‘Can you get my work phone while you’re upstairs?’ Mum says.
‘Sure. I should actually send some emails too.’ They used to work together at Action Aid. She’s still there. Stephen has moved on to a more exciting role at Amnesty International.
At twelve they finally make it to The Oaktree. Its tables have flyers for a sister company, Creative Block. The windowsills are decorated with cactuses. The curtains are frilly. Scandi-pop foams out from ceiling speakers. At a nearby table, someone tinkers with a PowerPoint presentation on a rose-gold MacBook. The presentation has a slide asking what a robot is. David still regards Newbury Park, where Dad lives, as home. The cafes there are not like this. He studies the menu. He has been vegan for six months now. An impressive amount of options here. Knowing that Mum or Stephen will pay, he orders scrambled tofu with sun-dried tomatoes, a freshly squeezed orange juice and an oat flat white, a change from his normal breakfast: Rice Krispies, instant coffee.
‘There used to a place in Broadway Market called Hey Sugar,’ Mum says. ‘They had poolaki. I’ve never seen it anywhere else in the UK. It’s an Iranian candy that looks like a coin, and is made from sugar, water, vinegar, saffron, coconut, cocoa powder. Baba would bring it back from his trips to Isfahan.’ Zoe reveals that it has moved to Deptford. They discuss rent prices for businesses. David has zero interest in the conversation. He is itching to watch YouTube videos from the gig and read more reviews on the Karl Williams subreddit. But whenever Mum takes him to a cafe or a restaurant and he starts using his phone she has a go at him. ‘How’s university?’ she asks Zoe.
The compulsory Shakespeare module is dull. A Hollywood cinema one starts soon, though, and that should be fun. She is also organising a protest as part of the Ally Club society.
‘We put a petition up and three thousand people signed it in twenty-four hours,’ Zoe says. ‘Yet they’re still going to go ahead and let Rachel Vine speak on campus. They’re scared the government will send them a strongly worded letter for going against their guidance. It’s cowardly. They’re giving a platform to someone who spreads hate, who has made a career solely out of spreading hate.’ Since starting at Queen Mary, she’s learned to speak with confidence, authority. Her words come fast, in full sentences and from the centre of her mouth, not from the corners, as with David.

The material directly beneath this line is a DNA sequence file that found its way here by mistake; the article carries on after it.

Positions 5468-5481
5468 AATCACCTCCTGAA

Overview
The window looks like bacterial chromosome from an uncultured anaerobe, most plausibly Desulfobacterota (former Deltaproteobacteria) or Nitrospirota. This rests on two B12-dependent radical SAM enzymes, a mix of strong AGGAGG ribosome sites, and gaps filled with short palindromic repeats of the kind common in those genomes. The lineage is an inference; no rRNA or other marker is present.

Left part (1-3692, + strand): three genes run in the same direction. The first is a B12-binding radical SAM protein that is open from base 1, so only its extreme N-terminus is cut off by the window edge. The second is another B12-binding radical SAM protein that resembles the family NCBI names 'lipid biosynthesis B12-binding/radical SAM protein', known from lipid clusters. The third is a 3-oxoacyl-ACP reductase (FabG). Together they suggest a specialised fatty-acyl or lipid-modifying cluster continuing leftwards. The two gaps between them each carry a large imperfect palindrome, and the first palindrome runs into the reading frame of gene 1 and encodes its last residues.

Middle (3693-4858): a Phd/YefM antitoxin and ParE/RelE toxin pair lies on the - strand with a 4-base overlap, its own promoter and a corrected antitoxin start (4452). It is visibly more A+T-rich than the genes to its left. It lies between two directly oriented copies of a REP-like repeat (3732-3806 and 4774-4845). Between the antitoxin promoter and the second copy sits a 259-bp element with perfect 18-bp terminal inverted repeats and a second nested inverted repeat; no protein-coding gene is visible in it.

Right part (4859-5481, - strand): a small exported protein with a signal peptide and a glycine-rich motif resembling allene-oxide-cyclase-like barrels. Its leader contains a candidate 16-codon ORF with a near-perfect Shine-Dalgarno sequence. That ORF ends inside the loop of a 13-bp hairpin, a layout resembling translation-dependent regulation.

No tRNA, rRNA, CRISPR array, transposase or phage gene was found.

The Ally Club will picket the event. They won’t stop Rachel Vine from speaking or use violence but they will make their feelings known. Stephen offers his support. ‘You can be sure the right will claim the Ally Club interfered with Rachel Vine’s freedom of speech,’ he says, topping up their water glasses. ‘They have no idea what freedom of speech means. It means no one should face violence, intimidation or imprisonment for what they say. That’s it. Nothing less. Nothing more.’
‘What do you think, David?’ Stephen asks.
He shrugs. In his autobiography Karl wrote that he is a free-speech absolutist. He quoted Voltaire: I disapprove of what you say but I’ll defend to the death your right to say it, or something like that. David has read it twice. He agrees. He’s happy for anyone to say anything. But he doesn’t want to argue. He’s impressed Zoe managed to style her blue-black hair today. He looks like shit.
‘We’re peacefully letting the university know that they made a mistake in inviting her to speak,’ Zoe continues. ‘People talk about “healthy disagreement” as if saying sexist, homophobic, racist things were totally harmless. That’s ridiculous. Because speech isn’t harmless. It has consequences. If it had no consequences, what would be the point of protecting it in the first place?’
David takes out his phone. He might not be able to get away with watching or reading something but he will get away with quickly checking how many Likes his gig photo has got.
No more. It has stalled on five.
The waiter brings their food. He hopes it will ease his tentacling headache.
‘I think it is a tricky subject, free speech,’ Mum says. ‘I remember … Near the end of the Shah’s regime, Baba, my father, went to ten evenings of poetry at the Goethe Institute, and each evening people recited anti-Shah poems. And for the next two weeks I would wake up every night at three or four a.m. and go to my parents’ room to check whether he was still there. I was scared that the secret police, the SAVAK, would come and take him away. Everyone was scared of the SAVAK. And then, of course, with the new regime, he spent a week in prison for his painting of a man with hand on a woman’s body. So much changed from the time of the Shah to the time of the Islamic Republic but one thing that stayed the same was a yearning for free speech. It seemed obviously dreamy, free speech. I still find it hard to wrap my heard around the way it’s been co-opted by the right and become synonymous with hate in the West … But I know it has.’
‘I can’t imagine how scary that must have been,’ Zoe says. ‘What you and your family experienced in Iran. That’s a real freedom of speech crisis, unlike the manufactured one here.’
Mum nods and sinks her fork into her egg yolk.